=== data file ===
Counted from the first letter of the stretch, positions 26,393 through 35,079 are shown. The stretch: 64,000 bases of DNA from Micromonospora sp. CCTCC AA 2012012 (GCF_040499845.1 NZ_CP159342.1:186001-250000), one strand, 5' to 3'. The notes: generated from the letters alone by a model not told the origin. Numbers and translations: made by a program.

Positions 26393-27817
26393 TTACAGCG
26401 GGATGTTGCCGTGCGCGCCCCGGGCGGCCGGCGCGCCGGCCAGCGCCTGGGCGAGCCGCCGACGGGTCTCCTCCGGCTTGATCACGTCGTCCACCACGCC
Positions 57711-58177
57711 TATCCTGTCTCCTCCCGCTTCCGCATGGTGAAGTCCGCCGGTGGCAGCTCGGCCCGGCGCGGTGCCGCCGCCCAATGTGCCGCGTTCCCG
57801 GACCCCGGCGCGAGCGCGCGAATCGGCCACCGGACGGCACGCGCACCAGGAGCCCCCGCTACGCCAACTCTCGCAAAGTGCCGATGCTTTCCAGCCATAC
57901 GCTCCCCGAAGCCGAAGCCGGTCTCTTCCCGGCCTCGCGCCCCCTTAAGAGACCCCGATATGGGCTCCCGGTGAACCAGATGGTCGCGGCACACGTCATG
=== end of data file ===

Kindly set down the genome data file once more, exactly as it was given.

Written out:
Counted from the first letter of the stretch, positions 26,393 through 35,079 are shown. The stretch: 64,000 bases of DNA from Micromonospora sp. CCTCC AA 2012012 (GCF_040499845.1 NZ_CP159342.1:186001-250000), one strand, 5' to 3'. The notes: generated from the letters alone by a model not told the origin. Numbers and translations: made by a program.

Positions 26393-27817
26393 TTACAGCG
26401 GGATGTTGCCGTGCGCGCCCCGGGCGGCCGGCGCGCCGGCCAGCGCCTGGGCGAGCCGCCGACGGGTCTCCTCCGGCTTGATCACGTCGTCCACCACGCC
Positions 57711-58177
57711 TATCCTGTCTCCTCCCGCTTCCGCATGGTGAAGTCCGCCGGTGGCAGCTCGGCCCGGCGCGGTGCCGCCGCCCAATGTGCCGCGTTCCCG
57801 GACCCCGGCGCGAGCGCGCGAATCGGCCACCGGACGGCACGCGCACCAGGAGCCCCCGCTACGCCAACTCTCGCAAAGTGCCGATGCTTTCCAGCCATAC
57901 GCTCCCCGAAGCCGAAGCCGGTCTCTTCCCGGCCTCGCGCCCCCTTAAGAGACCCCGATATGGGCTCCCGGTGAACCAGATGGTCGCGGCACACGTCATG